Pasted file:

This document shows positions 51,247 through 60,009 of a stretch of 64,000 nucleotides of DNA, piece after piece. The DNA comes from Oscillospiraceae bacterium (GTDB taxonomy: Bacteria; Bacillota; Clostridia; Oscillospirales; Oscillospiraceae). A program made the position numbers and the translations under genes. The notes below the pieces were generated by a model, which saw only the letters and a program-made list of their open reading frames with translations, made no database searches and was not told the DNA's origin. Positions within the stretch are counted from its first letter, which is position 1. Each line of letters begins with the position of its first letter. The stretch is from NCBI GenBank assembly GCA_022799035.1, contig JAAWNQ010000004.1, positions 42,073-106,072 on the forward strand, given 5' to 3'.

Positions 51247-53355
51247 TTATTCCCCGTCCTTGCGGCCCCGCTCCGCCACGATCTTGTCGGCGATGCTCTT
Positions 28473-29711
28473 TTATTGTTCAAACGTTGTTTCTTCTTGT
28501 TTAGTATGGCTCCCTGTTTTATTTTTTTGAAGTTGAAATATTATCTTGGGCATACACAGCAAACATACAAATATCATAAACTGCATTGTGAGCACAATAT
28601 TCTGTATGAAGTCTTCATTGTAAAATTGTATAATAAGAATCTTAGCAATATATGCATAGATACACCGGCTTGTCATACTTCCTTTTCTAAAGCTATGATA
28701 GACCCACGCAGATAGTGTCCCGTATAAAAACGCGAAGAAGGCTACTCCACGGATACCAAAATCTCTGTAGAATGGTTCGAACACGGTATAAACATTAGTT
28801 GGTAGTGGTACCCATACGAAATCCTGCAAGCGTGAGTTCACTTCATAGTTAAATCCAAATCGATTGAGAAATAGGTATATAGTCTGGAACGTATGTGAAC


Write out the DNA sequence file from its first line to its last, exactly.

This document shows positions 51,247 through 60,009 of a stretch of 64,000 nucleotides of DNA, piece after piece. The DNA comes from Oscillospiraceae bacterium (GTDB taxonomy: Bacteria; Bacillota; Clostridia; Oscillospirales; Oscillospiraceae). A program made the position numbers and the translations under genes. The notes below the pieces were generated by a model, which saw only the letters and a program-made list of their open reading frames with translations, made no database searches and was not told the DNA's origin. Positions within the stretch are counted from its first letter, which is position 1. Each line of letters begins with the position of its first letter. The stretch is from NCBI GenBank assembly GCA_022799035.1, contig JAAWNQ010000004.1, positions 42,073-106,072 on the forward strand, given 5' to 3'.

Positions 51247-53355
51247 TTATTCCCCGTCCTTGCGGCCCCGCTCCGCCACGATCTTGTCGGCGATGCTCTT
Positions 28473-29711
28473 TTATTGTTCAAACGTTGTTTCTTCTTGT
28501 TTAGTATGGCTCCCTGTTTTATTTTTTTGAAGTTGAAATATTATCTTGGGCATACACAGCAAACATACAAATATCATAAACTGCATTGTGAGCACAATAT
28601 TCTGTATGAAGTCTTCATTGTAAAATTGTATAATAAGAATCTTAGCAATATATGCATAGATACACCGGCTTGTCATACTTCCTTTTCTAAAGCTATGATA
28701 GACCCACGCAGATAGTGTCCCGTATAAAAACGCGAAGAAGGCTACTCCACGGATACCAAAATCTCTGTAGAATGGTTCGAACACGGTATAAACATTAGTT
28801 GGTAGTGGTACCCATACGAAATCCTGCAAGCGTGAGTTCACTTCATAGTTAAATCCAAATCGATTGAGAAATAGGTATATAGTCTGGAACGTATGTGAAC